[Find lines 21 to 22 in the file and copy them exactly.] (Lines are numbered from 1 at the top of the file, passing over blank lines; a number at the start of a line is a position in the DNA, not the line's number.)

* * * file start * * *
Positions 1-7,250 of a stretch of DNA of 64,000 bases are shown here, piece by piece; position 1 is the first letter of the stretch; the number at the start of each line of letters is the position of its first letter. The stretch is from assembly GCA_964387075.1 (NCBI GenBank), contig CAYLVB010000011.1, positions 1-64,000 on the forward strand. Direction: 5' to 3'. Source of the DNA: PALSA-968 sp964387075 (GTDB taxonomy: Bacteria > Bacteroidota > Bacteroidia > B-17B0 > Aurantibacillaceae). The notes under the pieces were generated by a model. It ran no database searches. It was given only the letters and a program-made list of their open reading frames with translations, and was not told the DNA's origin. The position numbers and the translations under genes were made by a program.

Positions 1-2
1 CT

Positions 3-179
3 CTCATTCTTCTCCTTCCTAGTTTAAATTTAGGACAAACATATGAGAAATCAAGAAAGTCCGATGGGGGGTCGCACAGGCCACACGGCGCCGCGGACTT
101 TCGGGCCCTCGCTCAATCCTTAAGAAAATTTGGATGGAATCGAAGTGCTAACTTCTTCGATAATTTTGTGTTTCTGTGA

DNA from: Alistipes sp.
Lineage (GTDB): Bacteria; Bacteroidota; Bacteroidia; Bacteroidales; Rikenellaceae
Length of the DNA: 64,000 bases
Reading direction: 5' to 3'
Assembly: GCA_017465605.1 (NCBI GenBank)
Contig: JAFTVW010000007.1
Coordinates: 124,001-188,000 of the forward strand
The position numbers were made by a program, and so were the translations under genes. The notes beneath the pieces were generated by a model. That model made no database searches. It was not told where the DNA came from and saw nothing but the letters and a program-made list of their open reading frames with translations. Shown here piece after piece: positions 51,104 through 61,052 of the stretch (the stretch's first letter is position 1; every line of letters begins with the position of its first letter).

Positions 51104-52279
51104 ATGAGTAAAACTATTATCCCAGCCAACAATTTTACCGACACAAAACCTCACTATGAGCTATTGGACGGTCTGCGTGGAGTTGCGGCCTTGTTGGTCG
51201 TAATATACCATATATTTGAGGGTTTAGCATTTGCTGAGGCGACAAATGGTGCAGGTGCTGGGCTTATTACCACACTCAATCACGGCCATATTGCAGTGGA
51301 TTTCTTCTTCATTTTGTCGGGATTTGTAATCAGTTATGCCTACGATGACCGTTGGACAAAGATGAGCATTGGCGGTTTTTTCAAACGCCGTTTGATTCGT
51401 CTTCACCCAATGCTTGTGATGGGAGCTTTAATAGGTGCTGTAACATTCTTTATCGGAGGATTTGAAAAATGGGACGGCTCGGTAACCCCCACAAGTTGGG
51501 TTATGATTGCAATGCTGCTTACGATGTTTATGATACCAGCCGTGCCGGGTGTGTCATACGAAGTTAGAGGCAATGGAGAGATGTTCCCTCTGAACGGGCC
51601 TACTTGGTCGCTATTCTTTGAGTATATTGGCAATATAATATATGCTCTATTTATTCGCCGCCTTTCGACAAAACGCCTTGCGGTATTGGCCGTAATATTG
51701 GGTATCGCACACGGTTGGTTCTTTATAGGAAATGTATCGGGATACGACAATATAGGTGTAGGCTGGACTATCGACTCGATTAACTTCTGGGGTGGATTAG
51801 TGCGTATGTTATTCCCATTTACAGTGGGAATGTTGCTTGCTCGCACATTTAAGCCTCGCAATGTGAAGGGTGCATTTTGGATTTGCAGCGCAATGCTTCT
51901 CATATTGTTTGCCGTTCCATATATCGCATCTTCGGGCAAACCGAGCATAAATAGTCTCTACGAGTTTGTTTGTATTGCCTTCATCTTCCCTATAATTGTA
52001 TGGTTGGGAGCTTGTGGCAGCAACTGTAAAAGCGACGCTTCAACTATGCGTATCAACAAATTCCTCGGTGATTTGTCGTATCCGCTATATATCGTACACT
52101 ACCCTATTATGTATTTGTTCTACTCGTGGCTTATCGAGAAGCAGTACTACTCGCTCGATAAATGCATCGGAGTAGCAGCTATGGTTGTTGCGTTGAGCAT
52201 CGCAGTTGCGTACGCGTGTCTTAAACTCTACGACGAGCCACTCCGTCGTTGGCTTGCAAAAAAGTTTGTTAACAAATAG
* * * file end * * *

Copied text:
51601 TACTTGGTCGCTATTCTTTGAGTATATTGGCAATATAATATATGCTCTATTTATTCGCCGCCTTTCGACAAAACGCCTTGCGGTATTGGCCGTAATATTG
51701 GGTATCGCACACGGTTGGTTCTTTATAGGAAATGTATCGGGATACGACAATATAGGTGTAGGCTGGACTATCGACTCGATTAACTTCTGGGGTGGATTAG